Human Resources System

Human Resources Manager

Key Functions Of The Human Resources Manager

Human Resources Manager

The modern day human resources manager occupies a very important position within an organization. With the primary responsibility for a companies labor force, decisions over the hiring and firing of personnel have implications for individuals at all levels of an organization. Finding strategic best fit for key personnel and maintaining staff levels at all organizational levels is very important for business functional efficiency. The following article briefly discusses the key responsibilities, qualities and strategic aspects that a hr manager performs.

Personnel Decisions: Selecting the right candidate for the job is part of the human resource manager's primary responsibilities. This involves advertising and screening candidates according to predefined skills, attributes, experience and strategic fit. For every position that gets advertised, many applications are usually submitted for consideration. Conducting interviews and determining organizational best fit is a time consuming and arduous process. HR managers, therefore, need to have keen skills of discernment, patience and attention to detail.

Key Qualities: A human resources manager position is usually occupied by an individual with strong organizational capabilities, excellent communication skills, good information technology skills and the ability to iron out disputes in a diplomatic way. As the principle officer responsible for matching candidates to job vacancies, personality conflicts and candidate mismatching inevitably ensues during the course of ones career. The hr manager has to be able to select suitable candidates for replacement and make important decisions that affect the careers of other individuals within an organization.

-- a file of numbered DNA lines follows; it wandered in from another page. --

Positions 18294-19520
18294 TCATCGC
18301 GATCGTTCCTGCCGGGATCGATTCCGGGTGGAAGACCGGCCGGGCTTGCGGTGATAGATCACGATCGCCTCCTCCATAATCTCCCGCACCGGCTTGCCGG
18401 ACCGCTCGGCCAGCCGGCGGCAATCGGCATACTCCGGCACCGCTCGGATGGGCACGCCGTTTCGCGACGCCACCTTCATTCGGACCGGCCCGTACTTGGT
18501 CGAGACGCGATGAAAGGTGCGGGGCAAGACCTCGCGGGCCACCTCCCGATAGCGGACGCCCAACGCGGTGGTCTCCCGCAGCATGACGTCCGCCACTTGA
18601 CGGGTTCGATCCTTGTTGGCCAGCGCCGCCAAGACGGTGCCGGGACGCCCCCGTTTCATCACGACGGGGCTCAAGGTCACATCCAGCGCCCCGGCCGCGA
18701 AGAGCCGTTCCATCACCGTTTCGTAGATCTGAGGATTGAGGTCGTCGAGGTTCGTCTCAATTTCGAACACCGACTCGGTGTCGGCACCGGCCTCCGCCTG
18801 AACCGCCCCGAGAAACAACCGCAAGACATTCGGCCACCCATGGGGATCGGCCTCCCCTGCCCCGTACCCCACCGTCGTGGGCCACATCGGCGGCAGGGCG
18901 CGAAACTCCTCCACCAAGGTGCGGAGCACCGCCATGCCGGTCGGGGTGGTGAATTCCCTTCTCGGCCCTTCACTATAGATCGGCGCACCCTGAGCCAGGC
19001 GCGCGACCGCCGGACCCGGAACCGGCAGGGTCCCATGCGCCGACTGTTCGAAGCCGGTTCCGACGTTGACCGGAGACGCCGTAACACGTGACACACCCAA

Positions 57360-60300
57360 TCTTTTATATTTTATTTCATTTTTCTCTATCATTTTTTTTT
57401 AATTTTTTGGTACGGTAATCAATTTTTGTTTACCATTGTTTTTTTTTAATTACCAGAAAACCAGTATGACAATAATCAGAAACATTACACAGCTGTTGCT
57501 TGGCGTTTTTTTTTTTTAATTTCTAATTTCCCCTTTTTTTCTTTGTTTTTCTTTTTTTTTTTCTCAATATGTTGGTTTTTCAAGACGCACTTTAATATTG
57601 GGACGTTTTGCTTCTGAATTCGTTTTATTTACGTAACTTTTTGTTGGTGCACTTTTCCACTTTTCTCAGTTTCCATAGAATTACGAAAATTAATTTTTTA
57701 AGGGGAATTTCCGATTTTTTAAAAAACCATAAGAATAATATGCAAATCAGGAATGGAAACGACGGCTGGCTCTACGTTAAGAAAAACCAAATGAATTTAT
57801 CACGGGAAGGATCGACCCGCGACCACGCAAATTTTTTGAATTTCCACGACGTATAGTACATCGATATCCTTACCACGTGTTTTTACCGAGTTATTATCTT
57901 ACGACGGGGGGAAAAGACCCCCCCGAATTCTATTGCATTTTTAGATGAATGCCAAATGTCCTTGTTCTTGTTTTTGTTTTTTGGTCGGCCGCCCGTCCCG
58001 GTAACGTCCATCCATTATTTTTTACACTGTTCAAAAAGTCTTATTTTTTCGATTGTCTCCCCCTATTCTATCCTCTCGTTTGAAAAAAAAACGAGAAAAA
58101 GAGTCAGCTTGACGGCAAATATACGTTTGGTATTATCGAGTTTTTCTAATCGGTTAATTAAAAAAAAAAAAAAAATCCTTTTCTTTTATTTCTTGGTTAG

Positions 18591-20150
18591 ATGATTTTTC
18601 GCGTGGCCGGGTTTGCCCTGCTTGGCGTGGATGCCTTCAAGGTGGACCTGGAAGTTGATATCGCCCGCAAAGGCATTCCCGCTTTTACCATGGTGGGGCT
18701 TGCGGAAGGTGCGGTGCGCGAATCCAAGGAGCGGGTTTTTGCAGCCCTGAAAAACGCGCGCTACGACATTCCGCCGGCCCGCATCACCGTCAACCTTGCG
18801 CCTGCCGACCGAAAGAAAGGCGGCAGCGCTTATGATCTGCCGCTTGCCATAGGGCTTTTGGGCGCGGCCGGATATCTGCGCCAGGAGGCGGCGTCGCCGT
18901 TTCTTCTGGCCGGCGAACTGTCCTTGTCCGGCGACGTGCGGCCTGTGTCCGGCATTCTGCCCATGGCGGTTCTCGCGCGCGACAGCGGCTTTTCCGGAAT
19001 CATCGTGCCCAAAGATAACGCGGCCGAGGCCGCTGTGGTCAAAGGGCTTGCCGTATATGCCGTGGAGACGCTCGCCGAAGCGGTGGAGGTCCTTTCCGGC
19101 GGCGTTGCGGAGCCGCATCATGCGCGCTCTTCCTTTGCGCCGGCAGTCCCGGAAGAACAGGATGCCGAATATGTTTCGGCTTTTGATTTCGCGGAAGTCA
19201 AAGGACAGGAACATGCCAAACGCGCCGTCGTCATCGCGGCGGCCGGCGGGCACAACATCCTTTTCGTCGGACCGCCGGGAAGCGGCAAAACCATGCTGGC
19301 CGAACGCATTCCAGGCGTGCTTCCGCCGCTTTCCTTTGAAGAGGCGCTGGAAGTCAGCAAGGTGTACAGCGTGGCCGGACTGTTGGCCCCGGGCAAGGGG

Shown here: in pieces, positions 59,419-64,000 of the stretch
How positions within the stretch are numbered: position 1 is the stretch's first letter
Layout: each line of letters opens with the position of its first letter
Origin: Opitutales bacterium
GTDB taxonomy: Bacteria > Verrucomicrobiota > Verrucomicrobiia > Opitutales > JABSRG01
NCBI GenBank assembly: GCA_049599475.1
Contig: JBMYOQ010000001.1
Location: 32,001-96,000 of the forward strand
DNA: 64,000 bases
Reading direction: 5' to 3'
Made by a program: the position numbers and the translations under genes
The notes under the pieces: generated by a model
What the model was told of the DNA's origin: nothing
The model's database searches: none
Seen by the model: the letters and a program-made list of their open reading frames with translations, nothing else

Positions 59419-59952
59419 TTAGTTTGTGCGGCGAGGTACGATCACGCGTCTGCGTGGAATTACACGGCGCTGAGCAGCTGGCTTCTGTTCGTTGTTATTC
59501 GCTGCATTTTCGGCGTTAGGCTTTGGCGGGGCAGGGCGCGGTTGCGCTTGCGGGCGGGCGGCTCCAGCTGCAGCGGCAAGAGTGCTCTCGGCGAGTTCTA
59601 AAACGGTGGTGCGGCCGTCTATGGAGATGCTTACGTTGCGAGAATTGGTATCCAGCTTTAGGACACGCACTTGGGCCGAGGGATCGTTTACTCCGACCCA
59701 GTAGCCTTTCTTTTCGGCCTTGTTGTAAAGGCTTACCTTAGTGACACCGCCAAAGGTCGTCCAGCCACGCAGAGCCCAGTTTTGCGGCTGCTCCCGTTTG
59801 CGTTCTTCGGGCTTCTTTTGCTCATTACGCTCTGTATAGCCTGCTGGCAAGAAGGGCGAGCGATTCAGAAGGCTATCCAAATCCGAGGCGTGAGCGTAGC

Strategic human resources management: The strategic aspects of the human resources manager are essential to an organization. These include the following:

(a) Alignment of an organizations labor resources for best fit

(b) Decisions that impact a companies productivity

(c) Budget control of staff expenses and labor costs

(d) Cost control of training and recruitment expenses

(e) Regulatory and legal compliance across company divisions. This can include award provisions, wage negotiations, benefit entitlements, enterprise agreements and internal health and safety measures.

(f) Superannuation and supervision of 401K plans

(g) Redundancy and retrenchment packages

(h) Executive and key personnel replacement

(i) Alignment of the human resources department objectives to the overall objectives of the organization.

The human resources manager requires a unique blend of administrative, communication, information technology and negotiation skills. A hr manager can influence an organizations key personnel which affects a companies strategic and business goals. When functional alignment and business unit integration prevails a company enjoys greater productivity which can dramatically improve an organizations bottom line. It is, therefore, considered a key position within an organization.

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